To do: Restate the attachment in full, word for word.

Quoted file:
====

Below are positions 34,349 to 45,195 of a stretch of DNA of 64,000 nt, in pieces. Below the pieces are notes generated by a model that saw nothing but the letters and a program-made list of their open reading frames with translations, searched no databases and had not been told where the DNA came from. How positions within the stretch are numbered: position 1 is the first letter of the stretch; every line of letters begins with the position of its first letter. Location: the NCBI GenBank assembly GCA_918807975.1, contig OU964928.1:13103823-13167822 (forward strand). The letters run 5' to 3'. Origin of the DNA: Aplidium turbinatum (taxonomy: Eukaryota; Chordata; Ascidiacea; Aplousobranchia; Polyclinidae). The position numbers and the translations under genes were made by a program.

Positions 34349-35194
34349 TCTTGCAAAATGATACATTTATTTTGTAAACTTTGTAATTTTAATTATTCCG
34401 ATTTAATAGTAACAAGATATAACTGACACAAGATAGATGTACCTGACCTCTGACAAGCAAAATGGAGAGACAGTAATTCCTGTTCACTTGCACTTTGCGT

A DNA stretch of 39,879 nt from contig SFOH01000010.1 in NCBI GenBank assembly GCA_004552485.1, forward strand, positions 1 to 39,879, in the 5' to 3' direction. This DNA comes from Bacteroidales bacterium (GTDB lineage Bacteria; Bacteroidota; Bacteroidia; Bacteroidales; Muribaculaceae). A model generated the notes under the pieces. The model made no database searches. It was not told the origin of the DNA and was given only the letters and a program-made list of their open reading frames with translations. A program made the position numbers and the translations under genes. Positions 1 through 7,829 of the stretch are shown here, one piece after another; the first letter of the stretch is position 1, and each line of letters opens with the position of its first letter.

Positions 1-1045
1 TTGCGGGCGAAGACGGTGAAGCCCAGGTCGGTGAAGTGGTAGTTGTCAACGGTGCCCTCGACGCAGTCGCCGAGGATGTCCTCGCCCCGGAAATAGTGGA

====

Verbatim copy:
Below are positions 34,349 to 45,195 of a stretch of DNA of 64,000 nt, in pieces. Below the pieces are notes generated by a model that saw nothing but the letters and a program-made list of their open reading frames with translations, searched no databases and had not been told where the DNA came from. How positions within the stretch are numbered: position 1 is the first letter of the stretch; every line of letters begins with the position of its first letter. Location: the NCBI GenBank assembly GCA_918807975.1, contig OU964928.1:13103823-13167822 (forward strand). The letters run 5' to 3'. Origin of the DNA: Aplidium turbinatum (taxonomy: Eukaryota; Chordata; Ascidiacea; Aplousobranchia; Polyclinidae). The position numbers and the translations under genes were made by a program.

Positions 34349-35194
34349 TCTTGCAAAATGATACATTTATTTTGTAAACTTTGTAATTTTAATTATTCCG
34401 ATTTAATAGTAACAAGATATAACTGACACAAGATAGATGTACCTGACCTCTGACAAGCAAAATGGAGAGACAGTAATTCCTGTTCACTTGCACTTTGCGT

A DNA stretch of 39,879 nt from contig SFOH01000010.1 in NCBI GenBank assembly GCA_004552485.1, forward strand, positions 1 to 39,879, in the 5' to 3' direction. This DNA comes from Bacteroidales bacterium (GTDB lineage Bacteria; Bacteroidota; Bacteroidia; Bacteroidales; Muribaculaceae). A model generated the notes under the pieces. The model made no database searches. It was not told the origin of the DNA and was given only the letters and a program-made list of their open reading frames with translations. A program made the position numbers and the translations under genes. Positions 1 through 7,829 of the stretch are shown here, one piece after another; the first letter of the stretch is position 1, and each line of letters opens with the position of its first letter.

Positions 1-1045
1 TTGCGGGCGAAGACGGTGAAGCCCAGGTCGGTGAAGTGGTAGTTGTCAACGGTGCCCTCGACGCAGTCGCCGAGGATGTCCTCGCCCCGGAAATAGTGGA